Despite the evidence presented in the Associated Press article, there was probably never any chance that a common flu bug would replace the Tacoma Aroma as the story’s villain. It was too late by then – and there was no denying that the city’s odor was sickening.
Bruce chose to take the stage that day, probably rushing from the doctor’s office to the soundcheck at the Tacoma Dome. He struggled through a 3 ½ hour set list, torrents of sweat the only evidence of his extreme discomfort. By all accounts, it was a hell of a concert. Springsteen and the E Street Band opened with “Born In the U.S.A.”, and mixed some sobering material from “Nebraska” with hits from “The River”. With the last bars of the Clarence Clemmons sax solo from “Darlington County” echoing across the dome, the show was hitting its stride. Springsteen started to tell a story as he introduced the song “Glory Days”.
Now, this is a song that’s about old times. You don´t gotta be very old to start having old times. I got my share. Clarence has got more than me, but he has maintained his youthful beauty, no doubt about it. [...]
Every time I go home after the show – we get done, it’s late – the only thing on is “Twilight Zone” re-runs or something like that.
I was watching “Twilight Zone” one night about this actor, and he was old. All he did was sit around all the time thinking about what a great time he had when he was a young man.
He was thinking how all the girls were after him all the time and – you know, he got all the good parts.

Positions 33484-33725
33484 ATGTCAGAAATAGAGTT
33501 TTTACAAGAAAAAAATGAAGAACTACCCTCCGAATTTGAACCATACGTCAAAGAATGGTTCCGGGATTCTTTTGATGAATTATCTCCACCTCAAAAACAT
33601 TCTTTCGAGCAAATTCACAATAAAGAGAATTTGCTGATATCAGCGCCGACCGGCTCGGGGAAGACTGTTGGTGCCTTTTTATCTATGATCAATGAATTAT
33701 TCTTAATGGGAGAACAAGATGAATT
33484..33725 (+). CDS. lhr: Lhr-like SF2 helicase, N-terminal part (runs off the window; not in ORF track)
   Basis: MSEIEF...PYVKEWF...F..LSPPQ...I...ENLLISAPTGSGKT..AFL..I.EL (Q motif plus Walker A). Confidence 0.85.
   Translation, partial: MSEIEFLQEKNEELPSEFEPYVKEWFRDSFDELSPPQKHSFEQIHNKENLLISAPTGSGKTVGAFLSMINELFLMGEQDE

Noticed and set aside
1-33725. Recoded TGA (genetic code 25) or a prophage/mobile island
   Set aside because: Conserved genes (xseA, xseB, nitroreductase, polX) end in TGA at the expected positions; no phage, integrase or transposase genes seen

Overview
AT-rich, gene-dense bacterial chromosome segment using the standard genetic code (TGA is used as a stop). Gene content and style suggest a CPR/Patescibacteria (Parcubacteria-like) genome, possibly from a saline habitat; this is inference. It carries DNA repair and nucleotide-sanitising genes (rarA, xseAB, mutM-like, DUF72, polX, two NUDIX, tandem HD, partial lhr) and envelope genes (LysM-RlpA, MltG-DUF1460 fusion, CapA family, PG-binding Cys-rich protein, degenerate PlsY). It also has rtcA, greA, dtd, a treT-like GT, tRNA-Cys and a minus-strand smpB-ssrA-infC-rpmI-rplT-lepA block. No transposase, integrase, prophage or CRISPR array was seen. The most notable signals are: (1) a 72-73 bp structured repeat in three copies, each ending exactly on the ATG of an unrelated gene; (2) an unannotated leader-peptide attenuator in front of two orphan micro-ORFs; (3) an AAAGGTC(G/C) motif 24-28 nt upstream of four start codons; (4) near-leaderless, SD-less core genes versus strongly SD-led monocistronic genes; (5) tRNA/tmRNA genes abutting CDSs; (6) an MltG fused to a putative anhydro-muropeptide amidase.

And all he used to do was sit around moping. So he’s sitting there, and all of a sudden, [plays part of the theme of ‘Outer Limits’] he goes into the Twilight Zone.
Anything can happen in the Twilight Zone now. I think Tacoma may be the Twilight Zone.
Bruce had introduced and played “Glory Days” dozens of times, in dozens of cities, before – It was, after all, one of the hit singles from “Born in the U.S.A.” He even had two different explanations for what the song was actually about (the other involved his disappointing experience with junior league baseball). But never before had he compared one of his host cities to the Twilight Zone that inspired the lyrics.
Springsteen finished his rambling narrative introduction to the song, describing the disappointment and futility of looking back on the past, concluding, “In the end, it ain’t nothin’ but glory days… and all things must pass.”
Then, with the signature country blues guitar riff and anthemic drum-bashing, the band started the song. “Glory Days” is a rousing, tavern-friendly tune; the lyrics, however, are downright dour. After sorrowful tales of has-beens, divorces and joblessness, in the final verse, Springsteen’s determined growl obscured the fatalism of the words: